by lefroyobunny

My final project for the New Textiles class was inspired by the idea of telepresence, a word coined by the great Malvin Minsky. According to him, technologies are evolving to perfect the idea of telepresence, making it fit naturally in daily life. The premise for my project is simple, my loved one is moving away, across the nation, and I would still like to have a close relationship with him, not only through words but also through small actions. An easy way for someone to know you love of them is through a simple touch.  Combining that idea with the fact that stuffed animals are naturally used by children to show care and love, I wanted to create a pair of stuffed animals that can communicate across the nation, using wifi.

The materials I used for the project are the following :

soft things

yarn, circular knitting needles, double pointed needles, tapestry needles, buttons, stuffing


2 WiFly shields, 2 Arduino Unos (R2), 2 A-B usb cables, regular wires, square LEDs, hot glue gun

I will continue the story from the previous update post about the final project.

The sensors I made for the bunnies are pressure sensors for the body and the ears, and a stroke sensor for the head. I did not run into many problems with making the sensor. However, they took a while to make.


testing sensor

stroke sensor

The part that turned out to be harder than I expected is the assembling process. I do not want to solder directly onto the wifly or the arduino because they are expensive, and I want to be able to use them again for different projects. It took several tries to come up with the correct solution. Leah suggested that I solder female headers perpendicular to the top of the wifly. This turned out to be a wonderful idea! I can remove the wires from the wifly and plug them for testing in to the arduino freely.

wifly module with female headers

Next, I soldered wires to all of the sensors and pulled them through the bottom hole of the stuffed animals. Because the inside is virtually a space that can be used to hide everything, it was easy to fit the sensors inside the bunnies. The only sensor that I did not solder wires to is the stroke sensor. For that, I used conductive wire and weaved that to the bottom of the bunny, being careful not to make any accidental shorts in the circuit. For added security, I used the hot glue gun to put glue on parts of the wirings that may have a chance to short out the circuit. This helped save a lot of headaches, but it is not very pretty.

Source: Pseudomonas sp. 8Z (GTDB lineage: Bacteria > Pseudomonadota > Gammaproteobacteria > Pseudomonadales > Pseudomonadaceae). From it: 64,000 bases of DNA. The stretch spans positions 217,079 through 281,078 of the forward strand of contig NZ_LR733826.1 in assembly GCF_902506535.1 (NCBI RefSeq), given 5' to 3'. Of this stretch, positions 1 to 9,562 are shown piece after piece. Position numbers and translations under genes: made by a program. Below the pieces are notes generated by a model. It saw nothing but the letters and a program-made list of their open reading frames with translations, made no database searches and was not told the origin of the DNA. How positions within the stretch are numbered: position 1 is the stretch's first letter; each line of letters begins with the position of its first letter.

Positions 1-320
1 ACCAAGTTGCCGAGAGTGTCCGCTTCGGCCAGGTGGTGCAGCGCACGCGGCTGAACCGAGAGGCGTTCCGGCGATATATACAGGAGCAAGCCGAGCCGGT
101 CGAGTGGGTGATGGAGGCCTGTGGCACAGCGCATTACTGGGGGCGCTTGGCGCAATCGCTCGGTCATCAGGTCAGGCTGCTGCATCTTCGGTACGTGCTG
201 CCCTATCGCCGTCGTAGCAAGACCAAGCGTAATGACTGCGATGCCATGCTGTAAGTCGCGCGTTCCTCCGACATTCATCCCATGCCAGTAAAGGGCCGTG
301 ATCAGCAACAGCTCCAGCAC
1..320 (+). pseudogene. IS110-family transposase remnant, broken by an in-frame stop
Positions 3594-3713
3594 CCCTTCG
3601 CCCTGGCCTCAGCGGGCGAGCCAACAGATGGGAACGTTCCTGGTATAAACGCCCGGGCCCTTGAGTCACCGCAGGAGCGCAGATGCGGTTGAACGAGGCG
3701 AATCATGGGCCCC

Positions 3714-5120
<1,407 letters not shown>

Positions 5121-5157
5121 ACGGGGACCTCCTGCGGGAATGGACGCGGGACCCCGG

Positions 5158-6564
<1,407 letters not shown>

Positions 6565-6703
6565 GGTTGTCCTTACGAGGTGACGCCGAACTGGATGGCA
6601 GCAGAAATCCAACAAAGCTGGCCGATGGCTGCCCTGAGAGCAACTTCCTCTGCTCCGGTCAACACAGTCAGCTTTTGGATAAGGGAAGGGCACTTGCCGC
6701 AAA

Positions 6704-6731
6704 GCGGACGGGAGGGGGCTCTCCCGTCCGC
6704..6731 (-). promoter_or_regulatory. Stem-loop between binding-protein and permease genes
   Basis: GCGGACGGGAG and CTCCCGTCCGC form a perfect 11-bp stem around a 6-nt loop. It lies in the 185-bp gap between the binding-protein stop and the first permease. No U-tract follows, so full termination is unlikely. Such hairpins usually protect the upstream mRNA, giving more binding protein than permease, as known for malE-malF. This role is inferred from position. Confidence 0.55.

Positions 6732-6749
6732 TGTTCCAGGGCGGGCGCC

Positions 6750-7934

sensors stuffed inside bunny

All the wires come out of the center hole

The bigest monster of the project is the wifly. The coding of the interaction itself is not difficult. For example, if one bunny is hugged, then the body of the other bunny will light up with the LED. The other bunny must be hugged to shut off the LED. Now, if this bunny is hugged only once, his LED will simply shut off, but if hugged twice, he will “return the hug.” There is also a simple need for keeping time in the system, otherwise the wifly will be commanded to check webpages several times a second. In my code I’ve written to check for new signals every 10 seconds and to not send the same signal again until after 2 seconds has passed.

It was hard getting the wifly configured, and it is also hard to get it to pull webpages at a set interval and then parse them.

1. The connection that the wifly makes is very inconsistant. Sometimes, it will connect and sometimes it doesn’t. This also changes with the network that it is trying to connect to. For example, it is harder for the wifly to connect to a open MIT network than a protected WPA1 or WPA2 network. The wifly also does not like to connect to webpages that are hosted by scripts.mit.edu. For some reason that I have not investigated, it sometimes takes the wifly over 20 tries to connect once. Because of this, I had to get my own server (using Amazon’s virtual machine) and host my .php files there. (The setup for the server is not trivial, and I had to ask a friend who had experience to help me.)

2. Parsing the output of the wifly is a daunting task. In the following video, you will see what I mean. It shows what happens on my computer as I simulate a “conversation” between the two stuffed animals.

Not only do I have to find the words that I want, I have to find a way to disregard all of the symbols that are printed out by the WiFly. I don’t really understand why the print outs look like so, but I came up with a semi-workable way to go around the problem. Instead of using the web stuff (http) I decided to use the more low-level TCP protocol to retrieve “pushes” from either bunny. Here, I assign each “action” to a number. So instead of reading a whole slew of letters, it only needs to recognize and parse 1 char.

Here is a  short video of the bunnies communicating! (After the scare over the weekend because it stopped working, I took it to a friend’s house and tested using their network. After some small tweaks, everything was fine.)

I will be presenting this to my loved one who is moving away in the next couple of days!

Here is a PDF of my in-class presentation .